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Excessive Hours and Overtime

Does OSHA or the DOL regulate hours regulate the hours of an ambulance driver? The company is in Ohio.

Neither the federal Occupational Safety and Health Administration (OSHA) nor the federal Department of Labor (DOL) have enacted regulation restricting the number of hours an employee can be required to work.

OSHA has provided guidance for employers regarding extended or unusual work hours. According to OSHA, a normal work shift is generally considered to be a work period of no more than eight consecutive hours during the day, five days a week with at least an eight-hour rest. Any shift that incorporates more continuous hours, requires more consecutive days of work, or requires work during the evening should be considered extended or unusual.

Extended or unusual work shifts may be more stressful physically, mentally, and emotionally for employees. Studies have shown (and its common sense) that extended or unusual work shifts may be more stressful, physically, emotionally, and mentally. Increased fatigue, stress, and the inability to concentrate can lead to errors in judgment, injuries, accidents, and decreased productivity.

OSHA recommends employers limit the use of extended or unusual work shifts. If such are required under the circumstances, then employers should provide additional breaks and meal periods as necessary to ensure employees are alert and can perform their job duties safely.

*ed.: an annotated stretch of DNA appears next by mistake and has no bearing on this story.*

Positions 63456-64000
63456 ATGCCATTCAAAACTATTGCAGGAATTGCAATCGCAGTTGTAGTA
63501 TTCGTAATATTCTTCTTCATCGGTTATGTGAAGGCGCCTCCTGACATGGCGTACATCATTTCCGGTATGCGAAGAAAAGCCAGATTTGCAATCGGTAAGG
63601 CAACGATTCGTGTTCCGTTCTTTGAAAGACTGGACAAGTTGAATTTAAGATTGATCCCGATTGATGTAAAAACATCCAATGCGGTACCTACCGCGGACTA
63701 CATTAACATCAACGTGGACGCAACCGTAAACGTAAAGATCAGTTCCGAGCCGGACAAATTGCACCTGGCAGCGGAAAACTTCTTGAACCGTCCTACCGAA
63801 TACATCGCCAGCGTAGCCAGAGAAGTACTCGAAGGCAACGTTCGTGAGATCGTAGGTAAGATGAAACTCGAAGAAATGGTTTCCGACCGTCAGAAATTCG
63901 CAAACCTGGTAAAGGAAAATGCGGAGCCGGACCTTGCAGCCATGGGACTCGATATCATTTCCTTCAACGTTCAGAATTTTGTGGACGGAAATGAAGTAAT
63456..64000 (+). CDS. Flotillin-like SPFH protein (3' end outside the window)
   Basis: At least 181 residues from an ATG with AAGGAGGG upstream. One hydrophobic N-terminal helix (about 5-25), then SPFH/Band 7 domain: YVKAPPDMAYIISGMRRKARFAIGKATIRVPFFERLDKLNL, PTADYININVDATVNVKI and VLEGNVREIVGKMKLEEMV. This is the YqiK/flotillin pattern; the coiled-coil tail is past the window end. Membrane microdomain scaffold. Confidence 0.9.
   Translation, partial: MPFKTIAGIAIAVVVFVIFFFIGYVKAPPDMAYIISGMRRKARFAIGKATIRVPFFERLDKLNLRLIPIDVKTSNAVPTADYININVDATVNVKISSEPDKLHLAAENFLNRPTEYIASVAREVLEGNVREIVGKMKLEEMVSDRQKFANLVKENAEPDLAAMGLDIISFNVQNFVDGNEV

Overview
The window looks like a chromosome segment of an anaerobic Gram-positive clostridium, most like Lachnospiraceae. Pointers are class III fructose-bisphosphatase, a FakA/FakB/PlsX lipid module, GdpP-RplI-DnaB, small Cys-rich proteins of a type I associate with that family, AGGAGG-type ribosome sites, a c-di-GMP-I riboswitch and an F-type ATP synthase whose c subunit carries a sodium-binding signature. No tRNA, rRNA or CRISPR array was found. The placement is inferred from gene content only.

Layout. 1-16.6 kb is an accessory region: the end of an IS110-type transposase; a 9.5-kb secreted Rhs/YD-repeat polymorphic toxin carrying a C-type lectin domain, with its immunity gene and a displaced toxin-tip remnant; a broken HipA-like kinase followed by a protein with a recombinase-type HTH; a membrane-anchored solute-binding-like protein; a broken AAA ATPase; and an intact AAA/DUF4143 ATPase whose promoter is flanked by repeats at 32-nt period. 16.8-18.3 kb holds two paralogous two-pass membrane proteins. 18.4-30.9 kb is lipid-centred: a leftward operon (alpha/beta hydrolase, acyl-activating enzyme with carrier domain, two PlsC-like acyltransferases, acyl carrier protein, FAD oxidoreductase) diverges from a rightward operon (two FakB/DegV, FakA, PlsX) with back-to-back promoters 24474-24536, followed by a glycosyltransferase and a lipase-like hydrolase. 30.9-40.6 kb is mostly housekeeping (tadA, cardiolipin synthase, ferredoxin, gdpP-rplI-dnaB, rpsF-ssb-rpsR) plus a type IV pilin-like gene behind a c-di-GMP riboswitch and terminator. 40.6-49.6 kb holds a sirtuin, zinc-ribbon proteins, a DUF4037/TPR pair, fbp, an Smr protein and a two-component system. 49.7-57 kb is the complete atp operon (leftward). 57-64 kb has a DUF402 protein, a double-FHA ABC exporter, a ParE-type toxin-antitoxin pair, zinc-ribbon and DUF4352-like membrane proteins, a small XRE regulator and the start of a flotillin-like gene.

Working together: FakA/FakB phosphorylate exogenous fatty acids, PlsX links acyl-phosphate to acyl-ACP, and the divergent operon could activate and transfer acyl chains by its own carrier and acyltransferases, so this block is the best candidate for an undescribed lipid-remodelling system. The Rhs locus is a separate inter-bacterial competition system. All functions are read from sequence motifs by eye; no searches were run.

The federal Fair Labor Standards Act (FLSA) enforced by the DOL doesn’t restrict the number of hours an employee can work in a workweek. It does, however, require employers to pay overtime to non-exempt employees for any hours worked in excess of 40 in a given workweek.

Some states have adopted regulations preventing extended work hours with limited exceptions. However, we were unable to locate such law in Ohio.

Even absent state laws, employers should consider the impact of extended work shifts for employees. Ambulance Drivers have a responsibility to safely transport patients. Though extended shifts are fairly common in the industry, employers still have a responsibility to take precautionary measures to ensure Drivers and those supervising them are aware of the symptoms of the potential health effects associated with extended work hours, such as fatigue. Employers should have a plan in place to monitor employees and take action to relieve employees as necessary.

This entry was posted on Tuesday, August 9th, 2016 at 8:19 pm and is filed under
Labor Laws.
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